The ride to Ganymede was long enough that Simon eventually fell asleep bunched up in his booth seat. To say it was uncomfortable would miss the extreme lengths he’d gone through to reach even a modicum of the word. Niala had watched with subdued amusement. Simon had twisted and contorted in ways she wasn’t sure humans could. He finally passed out in a near-sitting position, his feet uncomfortably curled as he hugged himself to a corner, resembling a congealed lump of skin and cloth.
In contrast, Niala had no trouble finding comfort. She snoozed with her head draped over the back of the booth in much the same position she’d been sitting. Rearden dutifully watched, its reserves more than full enough for the length of the journey that the battery pack wouldn’t need to be used for sometime yet. Its ocular sensor merely sat in motion-sense mode, waiting to pick up anything beyond the shuttle’s jostle at solar turbulence.
When the transport docked, the slightest sound of its PA woke Niala to a warm, natural fog. She whispered Simon’s name to rouse him, failed. Rearden beep louder. Still nothing. Finally extended a small probe extended from a panel in Rearden’s side. A small arc of electricity shocked Simon awake with a start.
He blinked hard, “Low-power! Low power!” Niala snickered with delight. Rearden gave a few, chittery beeps. Simon swatted the bot with a light hand, “Stupid can of circuits.”
Niala stood and stretched with a purr, then pulled her hood up, “Come on, we’re late.”
He rolled his droopy eyes with a sarcastic mutter, “Yes, your highness.”
“I heard that.”
She led the way through the shuttle’s elongated compartments. Then, with a hiss and a small buck, the shuttle rested against its docking clamps and its doors parted for a small airlock.
Simon found himself speechless at the curious magnificence beyond. They entered a giant, glass-domed terminal, like an old airport. Multiple levels of outlets formed another mega-mall. Above, the domed ceiling looked out on countless, spindly arms of the moon’s upper-station. In the background millions of lights and torrid shapes were specks to Jupiter that gleamed like a gigantic cup of creamed coffee.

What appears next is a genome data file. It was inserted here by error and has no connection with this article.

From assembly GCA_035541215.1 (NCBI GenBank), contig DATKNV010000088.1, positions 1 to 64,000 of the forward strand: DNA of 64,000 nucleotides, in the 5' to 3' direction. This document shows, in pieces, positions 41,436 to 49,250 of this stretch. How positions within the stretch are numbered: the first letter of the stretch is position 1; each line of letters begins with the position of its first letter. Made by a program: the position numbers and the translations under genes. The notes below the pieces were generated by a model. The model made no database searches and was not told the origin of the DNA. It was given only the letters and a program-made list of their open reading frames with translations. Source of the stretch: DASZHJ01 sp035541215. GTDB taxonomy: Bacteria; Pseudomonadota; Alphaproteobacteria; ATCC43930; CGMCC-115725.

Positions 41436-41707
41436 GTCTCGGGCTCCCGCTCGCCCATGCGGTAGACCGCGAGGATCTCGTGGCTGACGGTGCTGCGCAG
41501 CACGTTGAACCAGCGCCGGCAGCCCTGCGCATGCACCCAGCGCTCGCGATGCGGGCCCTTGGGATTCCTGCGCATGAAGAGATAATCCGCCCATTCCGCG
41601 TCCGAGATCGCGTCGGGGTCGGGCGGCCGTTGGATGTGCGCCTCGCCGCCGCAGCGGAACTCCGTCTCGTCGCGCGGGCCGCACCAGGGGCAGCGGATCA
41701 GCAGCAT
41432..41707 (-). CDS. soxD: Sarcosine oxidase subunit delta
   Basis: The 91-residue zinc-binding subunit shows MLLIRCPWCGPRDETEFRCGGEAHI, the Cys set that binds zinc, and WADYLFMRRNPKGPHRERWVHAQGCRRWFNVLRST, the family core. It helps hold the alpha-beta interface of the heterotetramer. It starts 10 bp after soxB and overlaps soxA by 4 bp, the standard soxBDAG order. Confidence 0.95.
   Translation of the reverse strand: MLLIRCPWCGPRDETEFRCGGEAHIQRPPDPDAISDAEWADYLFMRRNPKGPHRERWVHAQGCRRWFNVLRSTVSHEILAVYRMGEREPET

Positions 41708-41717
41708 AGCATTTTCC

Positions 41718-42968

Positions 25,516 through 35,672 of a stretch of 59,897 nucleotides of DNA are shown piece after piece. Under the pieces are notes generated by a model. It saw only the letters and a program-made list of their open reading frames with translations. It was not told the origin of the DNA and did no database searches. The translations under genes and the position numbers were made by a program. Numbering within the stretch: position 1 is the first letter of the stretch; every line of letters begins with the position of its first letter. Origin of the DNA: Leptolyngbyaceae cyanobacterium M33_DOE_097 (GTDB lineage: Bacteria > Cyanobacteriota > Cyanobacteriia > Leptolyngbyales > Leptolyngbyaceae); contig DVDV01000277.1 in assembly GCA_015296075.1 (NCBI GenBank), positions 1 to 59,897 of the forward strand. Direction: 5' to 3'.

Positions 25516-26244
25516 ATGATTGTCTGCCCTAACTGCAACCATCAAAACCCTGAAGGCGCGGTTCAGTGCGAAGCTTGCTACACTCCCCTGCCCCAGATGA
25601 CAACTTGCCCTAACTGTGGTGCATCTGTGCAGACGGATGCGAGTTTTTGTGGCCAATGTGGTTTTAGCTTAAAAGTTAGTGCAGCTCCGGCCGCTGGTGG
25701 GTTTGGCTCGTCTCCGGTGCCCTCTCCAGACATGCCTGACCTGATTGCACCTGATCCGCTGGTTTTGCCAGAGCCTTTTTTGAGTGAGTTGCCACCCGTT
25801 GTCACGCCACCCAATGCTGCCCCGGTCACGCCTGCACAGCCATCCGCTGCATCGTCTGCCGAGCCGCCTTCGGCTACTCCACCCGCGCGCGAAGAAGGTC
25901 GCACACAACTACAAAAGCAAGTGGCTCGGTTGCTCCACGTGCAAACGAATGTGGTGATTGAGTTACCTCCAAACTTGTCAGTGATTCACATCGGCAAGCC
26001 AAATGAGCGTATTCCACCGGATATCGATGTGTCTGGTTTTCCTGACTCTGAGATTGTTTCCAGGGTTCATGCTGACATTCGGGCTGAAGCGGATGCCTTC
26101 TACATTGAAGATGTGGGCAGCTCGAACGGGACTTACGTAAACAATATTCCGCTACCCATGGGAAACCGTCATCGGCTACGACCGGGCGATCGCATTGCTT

Niala aimed for the port’s depths. Simon rubbernecked the countless species that made the outpost its home– from rugged, worn Serpents and Lizards that hissed more than spoke, to the more inane creatures Simon was accustomed to. His senses were overwhelmed by the anarchic, alien chaos. His ears rang from thousands of tongues that lisped, hissed, and grunted countless dialects and accents.
“Stick close to me,” Niala said with a pull at his shirt sleeve.
He circled in-step to take it all in, bumped into someone clustered in a tight group. A ham-fisted swine shoved him back with a snort, one eye and ear missing. The others trained on him as he apologized and was pulled along. He followed vacantly while the crowd surged around in its disorder.
He finally regained his wits enough to match pace with Niala. She spoke sideways at him from beneath her hood, “You’ll find even such trivialities here may spark confrontation. Bumping someone is common for pick-pockets. If they suspect it of you, even my diplomacy may not save you.”
He hissed in reply, “Is that why you’re making me carry a gun?”
She began to ascend high stairs that spanned the port’s width, “Yes, and believe it or not, people here are more likely to trust you if you’re armed. Otherwise they’ll suspect you’re hiding something.”
“Hell of a place.”
Niala’s pull tightened at the stairs’ summit. Ahead the terminal narrowed progressively until it became a lone hallway. Here and there at its sides elevators and doors led deeper into the station. Niala aimed for an elevator at the end of the hall. They crammed themselves inside with the dozen other creatures that rode it downward. Little by little, Mammals and Reptiles, Serpents and Avians, left at the various floors.